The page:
My flight back was not filled with shrieking babies, and I got to change planes—–to a seat that had an empty seat between me and the other man in my row of seats.  However, my PTSD symptom remnants made waiting to get on my plane at SeaTac very uncomfortable. TSA there was doing a fantastic job of protecting all of us, and I got to experience security measures I have never experienced before (like a sniffing drug dog, the infamous “x-ray” machine, and being patted down and having my hands checked for powder. No profiling here— I was glad to see sweet little old ladies had to take their shoes off and be treated like everyone else….very carefully. Once I got to my gate, I knew why. I was in a  major port of entry/departure, and the entire hub of gates where I had to wait was standing room only. When I finally got a seat after about 45 minutes, a young man set down next to me. He started playing a  car racing game on his tablet——-and he actively took those turns by shifting his body weight and moving his arms at different angles—— an action that resulted in me being repeatedly touched/jabbed with his elbow. I finally got up enough nerve to ask him to please play another game that didn’t necessitate him repeatedly jabbing his elbow into me. He was more careful after that.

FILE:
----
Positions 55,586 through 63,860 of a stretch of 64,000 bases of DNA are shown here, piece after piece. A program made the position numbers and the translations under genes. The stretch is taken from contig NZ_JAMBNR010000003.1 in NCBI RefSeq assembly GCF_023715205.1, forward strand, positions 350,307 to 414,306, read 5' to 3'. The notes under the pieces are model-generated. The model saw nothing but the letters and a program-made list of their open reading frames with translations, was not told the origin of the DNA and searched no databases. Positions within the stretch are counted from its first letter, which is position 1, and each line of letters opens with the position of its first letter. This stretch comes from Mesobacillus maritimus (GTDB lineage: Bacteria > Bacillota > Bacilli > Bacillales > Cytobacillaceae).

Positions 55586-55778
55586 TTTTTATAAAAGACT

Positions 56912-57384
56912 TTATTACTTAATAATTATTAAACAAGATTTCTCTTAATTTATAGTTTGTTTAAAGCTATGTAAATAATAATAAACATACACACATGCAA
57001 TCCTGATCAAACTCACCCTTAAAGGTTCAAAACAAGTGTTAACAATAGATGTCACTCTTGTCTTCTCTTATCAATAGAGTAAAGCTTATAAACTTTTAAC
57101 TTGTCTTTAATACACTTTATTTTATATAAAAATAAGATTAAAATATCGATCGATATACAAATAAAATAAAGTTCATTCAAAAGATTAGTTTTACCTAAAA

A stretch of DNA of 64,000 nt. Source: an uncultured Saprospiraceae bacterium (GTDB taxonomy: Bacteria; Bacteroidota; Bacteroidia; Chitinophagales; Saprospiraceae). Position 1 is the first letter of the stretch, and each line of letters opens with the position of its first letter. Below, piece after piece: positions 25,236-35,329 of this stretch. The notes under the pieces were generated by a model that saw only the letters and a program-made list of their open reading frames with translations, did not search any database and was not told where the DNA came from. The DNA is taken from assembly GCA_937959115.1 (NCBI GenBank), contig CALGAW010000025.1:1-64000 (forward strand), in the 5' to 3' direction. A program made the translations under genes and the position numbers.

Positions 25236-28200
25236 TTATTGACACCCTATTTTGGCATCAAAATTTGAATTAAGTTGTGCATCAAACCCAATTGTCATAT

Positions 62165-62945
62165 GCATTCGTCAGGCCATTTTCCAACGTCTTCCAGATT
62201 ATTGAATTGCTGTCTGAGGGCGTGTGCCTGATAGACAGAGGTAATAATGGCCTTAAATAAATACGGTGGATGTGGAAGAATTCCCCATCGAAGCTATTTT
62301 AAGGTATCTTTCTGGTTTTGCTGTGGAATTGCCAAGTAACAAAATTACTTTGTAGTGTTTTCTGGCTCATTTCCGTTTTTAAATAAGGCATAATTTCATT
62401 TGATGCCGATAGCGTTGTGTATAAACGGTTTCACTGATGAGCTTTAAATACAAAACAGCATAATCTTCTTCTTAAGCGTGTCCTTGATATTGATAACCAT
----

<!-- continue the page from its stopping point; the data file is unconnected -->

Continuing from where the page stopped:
I was extremely happy to walk in my own front door about 2 AM. I was “too tired” to get to sleep until about 4 AM, and my dogs woke me up at 6:30 AM; this made for a very surreal Sunday. All in all, I learned that even though travel has its challenges, the rewards still outweigh them. In retrospect,  I can clearly appreciate that now, but when I was being repeatedly “elbow jammed” I had my doubts.  Enough of my travel log. God bless and keep you.